Returning to work after a baby is often when you need childcare for the first time. You might continue to need care for older children to help you juggle work and family life. When choosing childcare it is important to check the credentials of the service or carer. Choose care where your child feels comfortable and has an enjoyable time. If their needs are being met, you are less likely to feel anxious or guilty about leaving them.
Children learn about relationships and getting along with others from what they see people around them doing, especially in their own family.
- The way you and your partner show respect and care for each other shows children how to treat people and what to expect from others.
- Sharing daily tasks such as the dishes, washing, shopping and picking up children from childcare, school or activities shows children how to cooperate and helps families work well.
Talking through differences calmly shows children how to handle disagreements.
- Agree on how you will resolve parenting differences. It is important not to criticise each other in front of children.
How you and your partner respect and care for each other helps children value and practice these qualities in their own relationships.
Having sole responsibility for your children and household can be hard. However, you may enjoy doing things your own way without having to consult another adult. You can feel both of these things at different times.
- Try to build a network of supportive people around you. If you don’t have family or friends nearby you could try joining a local parent group.
- Take time out to spend with other adults. You can come back refreshed and feel better about parenting.
- Don’t discuss your worries with children. They need protection from the burden of ‘adult problems’.
- Try to make sure your sons have at least one trusted man in their lives (grandfather, uncle, friend) who can show and teach them about being a man. Daughters also need trusted men in their lives who show they value and respect them. This helps girls know what to expect in future relationships.
- If children spend time with their dad, let them love him without guilt. Don’t send messages through your children. Don’t get involved in what happens at his place, unless you have good reason to be concerned about their safety (see Parent Easy Guide ‘Single parenting’).
Blended families are now more common. You might share a home with your partner, their children and/or your own children. If children are older and have a strong bond with their birth mother you are more likely to be an important other adult in their life. If they are young the line between ‘step’ and ‘mother’ can be more blurred.
- Blended families involve change for everyone and this often makes children angry. Be patient, accepting and understanding while remembering you are a person with rights too.
- Give children time to get used to you. Any relationship needs time to build.
- Discuss issues with your partner and work things out away from the children.
- Leave most of the discipline to their dad, particularly at first.
- Give children some time to be with their dad without you, so they don’t need to compete with you. Encourage children to see their mother if possible.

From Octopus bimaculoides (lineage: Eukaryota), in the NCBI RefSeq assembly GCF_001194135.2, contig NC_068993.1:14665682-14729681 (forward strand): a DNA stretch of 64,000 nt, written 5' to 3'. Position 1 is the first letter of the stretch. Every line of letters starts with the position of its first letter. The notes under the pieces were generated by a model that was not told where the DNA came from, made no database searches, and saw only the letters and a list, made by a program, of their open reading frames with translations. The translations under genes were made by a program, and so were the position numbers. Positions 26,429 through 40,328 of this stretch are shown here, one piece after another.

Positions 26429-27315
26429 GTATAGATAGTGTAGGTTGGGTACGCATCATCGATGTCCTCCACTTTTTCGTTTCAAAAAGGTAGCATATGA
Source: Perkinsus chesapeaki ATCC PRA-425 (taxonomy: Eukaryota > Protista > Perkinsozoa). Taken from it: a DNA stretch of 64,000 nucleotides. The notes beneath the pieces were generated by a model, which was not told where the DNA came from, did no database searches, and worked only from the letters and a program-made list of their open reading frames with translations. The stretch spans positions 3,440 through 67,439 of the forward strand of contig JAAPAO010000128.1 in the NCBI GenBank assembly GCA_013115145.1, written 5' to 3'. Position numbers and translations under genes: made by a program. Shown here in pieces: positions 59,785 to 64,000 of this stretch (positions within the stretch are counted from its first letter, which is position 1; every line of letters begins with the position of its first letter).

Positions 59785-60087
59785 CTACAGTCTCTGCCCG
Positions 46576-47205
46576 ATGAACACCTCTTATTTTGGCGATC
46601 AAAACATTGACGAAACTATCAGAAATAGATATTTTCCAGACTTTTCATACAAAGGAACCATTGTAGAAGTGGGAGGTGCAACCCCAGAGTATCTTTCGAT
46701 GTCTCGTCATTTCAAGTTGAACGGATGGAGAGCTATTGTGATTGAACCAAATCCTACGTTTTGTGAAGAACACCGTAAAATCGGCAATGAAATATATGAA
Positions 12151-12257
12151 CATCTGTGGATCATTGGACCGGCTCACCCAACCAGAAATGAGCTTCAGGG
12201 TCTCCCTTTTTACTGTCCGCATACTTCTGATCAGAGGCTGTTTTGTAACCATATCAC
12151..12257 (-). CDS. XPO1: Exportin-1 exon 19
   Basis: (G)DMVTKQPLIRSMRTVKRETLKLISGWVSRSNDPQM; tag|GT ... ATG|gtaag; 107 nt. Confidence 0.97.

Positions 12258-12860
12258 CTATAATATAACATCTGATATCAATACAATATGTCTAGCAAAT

- Spend special time with your own children (see Parent Easy Guide ‘Blended families’).
Mothering constantly changes as children’s needs change at each stage of their development. It helps to be flexible and adaptable.
Show your love
A mother’s loving and nurturing role is very important to children. They need to feel valued, safe and secure to grow and develop their best. Children equate love with the time and attention you give them.
- Respond warmly to baby’s needs, e.g. for a feed, sleep, nappy change, cuddle. This builds baby’s trust in you and is the start of developing your relationship (see Parent Easy Guide ‘About babies’).
- Show you enjoy spending time with your children. Play and have fun together.
Tell them you love them and give hugs and cuddles.
- Do unexpected small things to make children feel special, e.g. a note to say ‘I love you’, or a treat in their school lunch box.
- Don’t stop showing your love as children get older. Teenagers need to know you love them too.
Be a positive role model.
- Children learn from seeing what you do. It is important to behave in ways you want your children to behave. Treat people the way you want your children to treat others.
Live by your values.
- Regulate your own emotions so children can learn to do this too. It is an important life skill.
Stay calm even when you are upset.
- Children learn to manage their own feelings from seeing what you do.
Guide and support.
- Mums have a strong role in helping children learn about living in the world and getting along with others. Your guidance and support can help them learn and achieve their full potential.
See yourself as a life coach.
- Learning continues over many years so be prepared to repeat lessons calmly in many different ways.
Focus on building a family that works well so children feel safe and secure.
- Talk and have fun together.
Establish regular routines such as mealtimes and bedtimes.
- Share the chores and create family traditions, e.g. the way you celebrate special occasions (see Parent Easy Guide ‘Families that work well’).
Show you value each member of the family.
- Treat each other with respect. Support and encourage each other.
Encourage children to share in tasks around the house that suit their age and ability.
- Tell them when they do helpful things. That’s how they know to keep doing them. Children need to feel they are needed.